• no one had a clue about basic data literacy, no idea of metadata, and no thought given to workflow –> aka very basic concepts is more where we are starting
  • went back to figure out how to get grad students to attend the workshop
  • motivating phrases sourced by grad students and actually attracted grad students to attend a data mgmt workshop: helps PIs and researchers, make it easier to get to graduation, easily reproducible data
  • people see the same data differently
  • detailed means different things
  • no one sees metadata
  • file mgmt is difficult — only 1 group saved the file
  • workflow varies dramatically – had no idea that workflow was unique to them

Tweets from Other Sessions of Interest

MLA 2014: John P. McGovern Lecture

Dr. Aaron Carroll, author for The Incidental Economist blog, spoke about the Affordable Care Act.  Here are highlights from the session:

  • The Iron Triangle – cost:quality:access
    • can only improve 1-2 aspects of the triangle at one time without compromising the other aspects
  • US has been stagnant with covering health care
    • 3-legged stool (not that type of stool, sicko)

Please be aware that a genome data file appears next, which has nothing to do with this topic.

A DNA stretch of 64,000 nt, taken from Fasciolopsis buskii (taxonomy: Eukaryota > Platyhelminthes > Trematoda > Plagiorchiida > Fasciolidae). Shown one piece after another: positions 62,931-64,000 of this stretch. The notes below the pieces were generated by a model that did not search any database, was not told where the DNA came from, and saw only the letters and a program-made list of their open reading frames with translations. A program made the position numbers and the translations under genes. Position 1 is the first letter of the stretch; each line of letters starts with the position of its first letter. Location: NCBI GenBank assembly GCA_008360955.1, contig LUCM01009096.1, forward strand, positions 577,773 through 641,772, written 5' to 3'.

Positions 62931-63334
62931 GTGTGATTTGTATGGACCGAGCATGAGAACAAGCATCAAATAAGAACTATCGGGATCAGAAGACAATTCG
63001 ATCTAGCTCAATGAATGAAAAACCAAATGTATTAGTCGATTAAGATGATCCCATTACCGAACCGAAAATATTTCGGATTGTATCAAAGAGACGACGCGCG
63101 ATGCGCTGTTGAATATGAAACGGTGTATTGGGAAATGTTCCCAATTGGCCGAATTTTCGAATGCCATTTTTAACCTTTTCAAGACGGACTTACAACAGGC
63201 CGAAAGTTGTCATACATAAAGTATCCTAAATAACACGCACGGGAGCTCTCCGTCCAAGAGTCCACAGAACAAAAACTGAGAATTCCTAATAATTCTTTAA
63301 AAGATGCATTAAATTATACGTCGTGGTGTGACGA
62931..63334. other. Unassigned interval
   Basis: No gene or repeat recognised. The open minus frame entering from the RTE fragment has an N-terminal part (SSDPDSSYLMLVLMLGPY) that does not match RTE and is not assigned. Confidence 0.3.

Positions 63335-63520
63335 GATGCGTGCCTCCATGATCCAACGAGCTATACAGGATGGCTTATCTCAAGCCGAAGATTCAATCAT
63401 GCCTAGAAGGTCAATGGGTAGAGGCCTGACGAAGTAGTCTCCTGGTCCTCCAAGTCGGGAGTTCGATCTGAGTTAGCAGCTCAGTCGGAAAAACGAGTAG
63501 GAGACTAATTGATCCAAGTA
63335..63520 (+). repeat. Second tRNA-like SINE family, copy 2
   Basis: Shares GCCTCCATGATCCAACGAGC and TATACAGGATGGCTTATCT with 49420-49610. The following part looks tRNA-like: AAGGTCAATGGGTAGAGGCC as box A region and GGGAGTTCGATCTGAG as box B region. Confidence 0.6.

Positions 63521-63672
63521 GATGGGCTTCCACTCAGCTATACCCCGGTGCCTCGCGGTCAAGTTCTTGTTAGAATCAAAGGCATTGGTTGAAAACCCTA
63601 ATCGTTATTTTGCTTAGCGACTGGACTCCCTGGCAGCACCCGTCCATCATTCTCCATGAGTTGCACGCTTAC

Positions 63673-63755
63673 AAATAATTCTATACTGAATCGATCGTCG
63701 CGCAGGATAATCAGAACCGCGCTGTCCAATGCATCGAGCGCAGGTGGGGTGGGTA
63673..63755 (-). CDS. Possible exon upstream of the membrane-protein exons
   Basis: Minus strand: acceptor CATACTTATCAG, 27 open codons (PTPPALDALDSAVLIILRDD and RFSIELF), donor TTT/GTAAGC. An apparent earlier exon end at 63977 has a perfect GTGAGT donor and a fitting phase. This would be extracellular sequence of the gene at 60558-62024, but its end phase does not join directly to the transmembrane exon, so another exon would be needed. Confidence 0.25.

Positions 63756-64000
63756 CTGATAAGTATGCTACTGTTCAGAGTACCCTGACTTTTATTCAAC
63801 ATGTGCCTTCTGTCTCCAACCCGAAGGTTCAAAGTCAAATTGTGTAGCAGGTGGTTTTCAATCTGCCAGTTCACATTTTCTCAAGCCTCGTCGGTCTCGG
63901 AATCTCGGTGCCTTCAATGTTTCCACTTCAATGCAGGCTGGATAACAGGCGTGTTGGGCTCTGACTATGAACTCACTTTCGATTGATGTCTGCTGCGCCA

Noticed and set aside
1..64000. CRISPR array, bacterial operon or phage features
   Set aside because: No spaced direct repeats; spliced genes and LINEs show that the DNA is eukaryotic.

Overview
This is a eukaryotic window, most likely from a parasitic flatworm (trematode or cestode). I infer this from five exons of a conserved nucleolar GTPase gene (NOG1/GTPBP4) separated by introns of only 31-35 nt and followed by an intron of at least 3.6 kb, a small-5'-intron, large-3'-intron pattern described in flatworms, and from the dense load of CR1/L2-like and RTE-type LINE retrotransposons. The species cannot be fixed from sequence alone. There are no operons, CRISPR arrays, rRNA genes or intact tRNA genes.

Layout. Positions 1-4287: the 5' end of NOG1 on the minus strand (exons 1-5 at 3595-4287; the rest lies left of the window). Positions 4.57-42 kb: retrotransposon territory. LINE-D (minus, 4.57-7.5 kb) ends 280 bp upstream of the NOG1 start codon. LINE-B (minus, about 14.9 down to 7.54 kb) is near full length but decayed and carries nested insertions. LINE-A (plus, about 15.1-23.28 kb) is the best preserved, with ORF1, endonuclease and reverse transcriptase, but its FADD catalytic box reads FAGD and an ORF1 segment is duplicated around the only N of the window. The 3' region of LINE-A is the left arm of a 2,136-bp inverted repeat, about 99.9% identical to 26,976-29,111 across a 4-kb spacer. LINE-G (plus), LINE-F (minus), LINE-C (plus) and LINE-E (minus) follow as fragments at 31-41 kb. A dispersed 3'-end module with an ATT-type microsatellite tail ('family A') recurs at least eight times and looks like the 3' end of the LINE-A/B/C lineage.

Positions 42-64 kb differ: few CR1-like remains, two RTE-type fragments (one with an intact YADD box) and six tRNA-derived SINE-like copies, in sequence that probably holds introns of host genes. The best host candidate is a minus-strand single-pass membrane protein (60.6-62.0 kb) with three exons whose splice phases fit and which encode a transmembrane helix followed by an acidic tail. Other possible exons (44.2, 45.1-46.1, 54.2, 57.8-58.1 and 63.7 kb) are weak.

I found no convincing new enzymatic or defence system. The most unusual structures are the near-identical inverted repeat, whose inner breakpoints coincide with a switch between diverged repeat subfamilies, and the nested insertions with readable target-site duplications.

• regulations: everyone should be able to get insurance even if they have a pre-existing condition
      • individual mandate: everyone needs to buy insurance, even if they are healthy
      • subsidies: provide tax credits to make the insurance affordable
  • access isn’t just about insurance — percent of people waiting 6 days or more to see doctor: US=2/3 during nights, weekends, holidays
  • “richer half of Americans are more likely to avoid care because of cost than the poor half in other industrialized countries”
  • we suck at access
  • healthcare is going to ruin us in the future
  • this is not a public-payer problem – rate of healthcare premium growth far exceeds the comparatively flat rate in employee salaries
  • regulations and limited spaces in medical education are contributing to these
  • Note to self: play with OECD data
  • JAMA August 14, 2013 – Years of Life Lost (Table 4 – Rank of Age-Standardized YLL Rates Relative to the 34 OECD Countries in 2010) <– great visual resource to demonstrate exactly how we fail in quality categories
  • States oppose Medicaid expansion for 2 reasons
    • hidden costs
    • woodwork problem – those previously eligible for Medicaid but sign up now fall into the old rates paid by the states, not the new federal expansion
  • about 1 in 3 births are covered by Medicaid and 1/3 of children in US
  • average individual policy costs $6k; 2012-2013 poverty line is about $11k – they simply can’t afford it
  • Medicaid is
  • those not expanding Medicaid forego $35bn
  • providers will still care for uninsured but get even less money
  • all reform tries to spend less money
  • health care spending is growing more slowly than almost every before